For those attuned to such things, yard sales often carry their own metaphorical moroseness, silently weighted down as they are with the broken dreams of a busted-up family, unwanted move or failed business venture. It’s against this backdrop that the dramedy Everything Must Go unfolds, telling the story of an alcoholic businessman, Frank Porter (Will Ferrell), who loses his job and finds himself locked out of his house by his fed-up, filing-for-divorce wife, with all his possessions stacked on the lawn. Instead of moving on, Frank just sort of hangs out and starts drinking, waiting for a life epiphany and killing time with Kenny (Christopher Jordan Wallace, son of the late Notorious B.I.G.), a neighborhood kid, and Samantha (Rebecca Hall), a pregnant newcomer to the neighborhood.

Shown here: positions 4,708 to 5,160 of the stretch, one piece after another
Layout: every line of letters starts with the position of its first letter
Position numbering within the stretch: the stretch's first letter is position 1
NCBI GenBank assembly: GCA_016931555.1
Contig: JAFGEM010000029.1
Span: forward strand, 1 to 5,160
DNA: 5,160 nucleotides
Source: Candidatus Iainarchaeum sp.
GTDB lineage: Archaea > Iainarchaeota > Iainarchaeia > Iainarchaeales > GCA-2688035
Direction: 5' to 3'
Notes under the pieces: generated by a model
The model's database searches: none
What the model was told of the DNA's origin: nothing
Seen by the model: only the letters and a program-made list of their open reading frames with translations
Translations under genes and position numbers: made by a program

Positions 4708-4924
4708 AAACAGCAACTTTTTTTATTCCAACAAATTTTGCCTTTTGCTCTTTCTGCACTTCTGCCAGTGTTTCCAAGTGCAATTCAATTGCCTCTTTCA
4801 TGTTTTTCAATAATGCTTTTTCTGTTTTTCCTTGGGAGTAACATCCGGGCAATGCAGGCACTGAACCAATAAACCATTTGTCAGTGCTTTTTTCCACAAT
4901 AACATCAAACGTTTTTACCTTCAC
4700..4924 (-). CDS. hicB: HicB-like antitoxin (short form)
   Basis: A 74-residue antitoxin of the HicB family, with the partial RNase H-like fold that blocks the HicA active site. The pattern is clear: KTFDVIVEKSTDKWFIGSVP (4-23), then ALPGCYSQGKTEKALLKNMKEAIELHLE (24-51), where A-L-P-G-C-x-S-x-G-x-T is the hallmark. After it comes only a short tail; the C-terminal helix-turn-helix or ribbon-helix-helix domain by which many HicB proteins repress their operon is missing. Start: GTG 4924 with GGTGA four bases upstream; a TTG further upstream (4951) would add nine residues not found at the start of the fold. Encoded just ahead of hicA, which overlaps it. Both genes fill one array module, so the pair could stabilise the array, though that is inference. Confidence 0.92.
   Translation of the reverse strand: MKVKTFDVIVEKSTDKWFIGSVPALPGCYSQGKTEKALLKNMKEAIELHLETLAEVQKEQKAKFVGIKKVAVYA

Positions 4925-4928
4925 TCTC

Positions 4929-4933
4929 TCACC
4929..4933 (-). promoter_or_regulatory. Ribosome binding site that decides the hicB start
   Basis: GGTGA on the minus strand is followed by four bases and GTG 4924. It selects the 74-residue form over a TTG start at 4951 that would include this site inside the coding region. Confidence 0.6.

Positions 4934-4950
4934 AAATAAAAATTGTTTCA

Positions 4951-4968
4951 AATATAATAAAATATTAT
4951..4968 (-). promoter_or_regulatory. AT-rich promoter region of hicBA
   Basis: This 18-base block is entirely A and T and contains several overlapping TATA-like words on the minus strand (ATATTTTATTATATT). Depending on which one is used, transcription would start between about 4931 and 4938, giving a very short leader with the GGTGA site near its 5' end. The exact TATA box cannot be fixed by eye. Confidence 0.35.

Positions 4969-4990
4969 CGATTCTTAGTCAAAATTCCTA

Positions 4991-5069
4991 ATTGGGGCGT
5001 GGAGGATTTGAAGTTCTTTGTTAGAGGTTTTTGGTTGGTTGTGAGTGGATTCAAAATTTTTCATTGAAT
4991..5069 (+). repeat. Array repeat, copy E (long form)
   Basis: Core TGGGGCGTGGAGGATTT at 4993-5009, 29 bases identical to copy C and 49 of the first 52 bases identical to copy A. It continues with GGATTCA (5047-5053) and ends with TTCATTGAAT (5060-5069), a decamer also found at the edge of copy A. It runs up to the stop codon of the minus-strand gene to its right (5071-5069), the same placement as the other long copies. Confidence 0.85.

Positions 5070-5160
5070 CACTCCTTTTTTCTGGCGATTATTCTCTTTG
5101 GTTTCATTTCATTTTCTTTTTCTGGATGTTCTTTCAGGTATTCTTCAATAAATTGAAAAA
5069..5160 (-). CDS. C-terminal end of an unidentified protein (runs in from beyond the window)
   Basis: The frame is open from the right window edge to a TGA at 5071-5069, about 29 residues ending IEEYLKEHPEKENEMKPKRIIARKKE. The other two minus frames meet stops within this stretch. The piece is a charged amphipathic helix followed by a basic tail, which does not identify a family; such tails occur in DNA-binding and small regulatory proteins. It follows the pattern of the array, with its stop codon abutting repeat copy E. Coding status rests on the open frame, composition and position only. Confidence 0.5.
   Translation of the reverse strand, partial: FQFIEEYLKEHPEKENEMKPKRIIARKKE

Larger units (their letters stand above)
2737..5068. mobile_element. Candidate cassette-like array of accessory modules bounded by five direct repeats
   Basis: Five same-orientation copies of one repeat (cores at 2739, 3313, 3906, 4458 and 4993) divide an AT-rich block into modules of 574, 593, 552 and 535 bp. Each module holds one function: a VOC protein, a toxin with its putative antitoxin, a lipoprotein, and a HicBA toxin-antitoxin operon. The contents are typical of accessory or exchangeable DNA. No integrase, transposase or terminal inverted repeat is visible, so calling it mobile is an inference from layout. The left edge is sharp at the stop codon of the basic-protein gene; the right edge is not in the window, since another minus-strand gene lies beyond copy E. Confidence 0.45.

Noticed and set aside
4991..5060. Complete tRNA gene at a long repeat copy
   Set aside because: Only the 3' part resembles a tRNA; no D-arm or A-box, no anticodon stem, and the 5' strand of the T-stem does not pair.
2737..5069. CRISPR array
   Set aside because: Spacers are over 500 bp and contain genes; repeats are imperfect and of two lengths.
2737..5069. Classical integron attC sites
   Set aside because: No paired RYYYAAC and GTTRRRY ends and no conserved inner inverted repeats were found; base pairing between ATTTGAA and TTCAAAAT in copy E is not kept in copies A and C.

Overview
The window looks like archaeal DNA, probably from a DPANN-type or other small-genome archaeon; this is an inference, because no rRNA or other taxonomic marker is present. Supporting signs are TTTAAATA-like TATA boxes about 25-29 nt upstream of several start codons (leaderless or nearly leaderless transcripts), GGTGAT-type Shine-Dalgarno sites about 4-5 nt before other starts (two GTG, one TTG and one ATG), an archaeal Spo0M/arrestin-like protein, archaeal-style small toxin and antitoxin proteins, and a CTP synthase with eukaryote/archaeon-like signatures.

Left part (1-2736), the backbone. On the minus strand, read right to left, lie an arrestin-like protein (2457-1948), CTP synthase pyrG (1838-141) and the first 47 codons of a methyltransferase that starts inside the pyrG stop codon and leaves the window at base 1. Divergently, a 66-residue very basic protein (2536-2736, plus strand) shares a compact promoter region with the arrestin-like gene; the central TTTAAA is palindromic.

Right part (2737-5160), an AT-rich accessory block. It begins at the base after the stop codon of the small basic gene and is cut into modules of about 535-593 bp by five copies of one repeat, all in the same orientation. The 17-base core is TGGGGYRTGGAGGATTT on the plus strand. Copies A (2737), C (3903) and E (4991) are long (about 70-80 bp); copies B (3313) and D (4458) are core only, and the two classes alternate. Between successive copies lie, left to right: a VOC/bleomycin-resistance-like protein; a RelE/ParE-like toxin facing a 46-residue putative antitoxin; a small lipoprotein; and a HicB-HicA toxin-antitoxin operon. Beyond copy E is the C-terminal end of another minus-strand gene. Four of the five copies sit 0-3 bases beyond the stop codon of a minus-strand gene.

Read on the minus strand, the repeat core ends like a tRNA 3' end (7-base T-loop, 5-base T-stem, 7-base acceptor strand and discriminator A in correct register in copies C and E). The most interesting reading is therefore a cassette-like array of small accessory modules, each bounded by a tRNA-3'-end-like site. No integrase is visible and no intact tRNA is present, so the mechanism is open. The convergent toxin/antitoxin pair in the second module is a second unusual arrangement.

Taking a break from more conventionally ribald comedies, Ferrell gives a solid performance here, and in his feature film debut, writer-director Dan Rush strikes a nice balance between quiet, inwardly-reflected comedy and something melancholic, tinged with an unarticulated desperation. The film isn’t really all that serious about Nick’s alcoholism, but one doesn’t mind terribly — at least until a putative catharsis in the final act, which arrives falsely, hinging on a narrative pivot with Nick’s sponsor, Frank (Michael Peña), that is simply not believable. If life, as John Lennon said, is what happens while you’re busy making plans, it’s also, in its simplest terms, the sheer accumulation of stuff. Pleasantly offbeat but not aggressively so, Everything Must Go showcases that axiom, in both the material and figurative senses. (Roadside Attractions, R, 96 minutes)